me: A few weeks ago I saw a great punk show at the new House of Vans and I got on this crazy punk tear after it...I have a very in the moment kind of way how I like to consume my music, so I get it. There is a certain relationship beyond just the music..being at the show, belonging and such.
devon: There is something about seeing punk live, that infectious energy. Always involving the crowd. As we go forward and try to cultivate a fan base, that kind of community and having people being able to relate, almost on a scene level, is something we want to achieve.
Lyrics are a big deal to me. What do you want people to feel and experience when they listen to you all sing?
eddie: For me, I write all the lyrics and it is the last thing I usually do for the song. The music typically informs the lyrics, pretty much every time. I hope when people listen to our music, they kind of get the same feeling I have when I was writing the lyrics. Relationships, recognizing a moment or exploring who you are as a person...that is kind of what the themes and vibes are of the album. This latest song, “one more problem,” is about a relationship and recognizing the feelings of someone else during a breakup. When I listen to music, I interpret how it means to me and I want our fans to feel the same way. I think that is way more important to me. That doesn’t mean the lyrics are specific to my life, but I do leave them vague.
The road so far...how does that play as you move forward? What recent experiences have been ah-ha moments, maybe there have been some awesome fan interactions that have kept you pushing. What is all about for you? How do you grow as a band?
eddie: I think we have plenty of time to grow, we are constantly trying to do more. We are constantly trying to more, whether it is playing shows, being on the road, writing new music...music is pretty much everything we do, we all live together. When we play these shows, we are influenced by the other bands playing with us and you get to see people you would have never met before. It makes you kind of just want to go back and write more music and prove yourself and play more shows.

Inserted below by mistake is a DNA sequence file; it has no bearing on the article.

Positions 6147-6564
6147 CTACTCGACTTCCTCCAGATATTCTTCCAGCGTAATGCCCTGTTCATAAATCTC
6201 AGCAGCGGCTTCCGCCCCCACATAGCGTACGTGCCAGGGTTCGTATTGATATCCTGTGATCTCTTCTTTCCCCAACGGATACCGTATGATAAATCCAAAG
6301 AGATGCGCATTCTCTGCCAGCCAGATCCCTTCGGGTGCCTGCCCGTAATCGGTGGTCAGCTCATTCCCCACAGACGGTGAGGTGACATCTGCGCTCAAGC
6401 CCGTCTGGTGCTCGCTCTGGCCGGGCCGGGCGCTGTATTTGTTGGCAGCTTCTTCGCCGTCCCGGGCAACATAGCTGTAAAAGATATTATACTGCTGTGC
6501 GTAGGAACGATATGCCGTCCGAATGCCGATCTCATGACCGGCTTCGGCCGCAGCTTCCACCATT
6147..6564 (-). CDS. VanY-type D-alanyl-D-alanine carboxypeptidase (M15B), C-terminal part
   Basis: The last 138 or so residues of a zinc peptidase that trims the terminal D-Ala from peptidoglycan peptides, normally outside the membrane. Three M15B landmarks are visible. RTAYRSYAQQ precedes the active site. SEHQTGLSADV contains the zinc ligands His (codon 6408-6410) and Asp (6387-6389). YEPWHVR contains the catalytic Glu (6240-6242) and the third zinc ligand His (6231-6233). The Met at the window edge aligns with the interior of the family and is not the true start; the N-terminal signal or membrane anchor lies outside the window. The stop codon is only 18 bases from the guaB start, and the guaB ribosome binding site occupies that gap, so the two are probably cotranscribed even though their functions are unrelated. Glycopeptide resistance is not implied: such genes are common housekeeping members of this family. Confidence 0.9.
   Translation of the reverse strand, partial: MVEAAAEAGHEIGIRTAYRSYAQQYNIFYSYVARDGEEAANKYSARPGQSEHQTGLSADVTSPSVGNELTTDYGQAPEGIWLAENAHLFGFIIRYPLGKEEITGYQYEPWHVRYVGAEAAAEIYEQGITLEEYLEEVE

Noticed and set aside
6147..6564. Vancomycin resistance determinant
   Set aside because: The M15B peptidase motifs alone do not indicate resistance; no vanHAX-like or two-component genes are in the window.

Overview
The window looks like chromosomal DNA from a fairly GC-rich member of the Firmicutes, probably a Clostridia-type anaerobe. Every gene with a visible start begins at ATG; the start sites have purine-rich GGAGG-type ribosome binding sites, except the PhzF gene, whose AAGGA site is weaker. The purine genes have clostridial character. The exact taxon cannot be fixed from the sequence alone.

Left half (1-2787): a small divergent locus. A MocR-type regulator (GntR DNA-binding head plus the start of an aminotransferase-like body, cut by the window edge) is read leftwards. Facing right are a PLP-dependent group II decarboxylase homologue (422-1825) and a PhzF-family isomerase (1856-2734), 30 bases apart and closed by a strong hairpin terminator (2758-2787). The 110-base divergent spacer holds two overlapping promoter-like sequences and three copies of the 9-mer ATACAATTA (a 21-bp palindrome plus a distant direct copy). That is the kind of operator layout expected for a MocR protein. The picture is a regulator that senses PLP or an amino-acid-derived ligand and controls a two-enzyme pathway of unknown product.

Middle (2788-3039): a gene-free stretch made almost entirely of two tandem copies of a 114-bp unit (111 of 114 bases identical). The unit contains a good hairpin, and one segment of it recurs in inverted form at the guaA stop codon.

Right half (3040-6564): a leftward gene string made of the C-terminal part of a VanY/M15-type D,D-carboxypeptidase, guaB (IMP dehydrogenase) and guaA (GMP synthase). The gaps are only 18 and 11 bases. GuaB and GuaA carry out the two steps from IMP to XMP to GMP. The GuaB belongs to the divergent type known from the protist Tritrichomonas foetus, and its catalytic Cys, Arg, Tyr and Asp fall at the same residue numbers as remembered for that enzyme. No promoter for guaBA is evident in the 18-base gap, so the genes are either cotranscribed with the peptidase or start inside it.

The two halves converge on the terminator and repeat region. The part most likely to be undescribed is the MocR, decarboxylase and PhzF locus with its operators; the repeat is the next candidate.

I unfortunately missed you with Savior Adore back in November...however the Cubs were in the playoffs so I have my reasons. When I see you play in a few weeks, what is your live show like. When you make eye contact with someone, what do you want them to know?
We have a vibe on stage that definitely connects with people, but seeing all these other shows just makes us want to get better and better. We are always trying to find that thing that is going to surprise the audience. We just want to get on stage and have as much fun as everyone else is. It is a two way street because we think people are going to like, but we like and we have doing it.
I always use funny metaphors to describe bands and artists i write about, what would you use?
Future Generations music is like when you’re at a party and you go to the backyard to roast a J and you notice a group of guys in a deep discussion and you go over to join them and realize that they are talking about why one restaurant doesn’t have a Michellen star. I have no idea what that means but…
I think our song, “thunder in the city” is exactly how people listen to our music. That song is about walking home at 2 in the morning, it is about to rain, it is summertime. You just feel good about yourself and life in general. There is like a storm all around you, but you are just walking through it with a smile on your face.
me: Hell yea guys, stoked to see you all when you come in and looking forward to seeing what else you guys can accomplish along the way.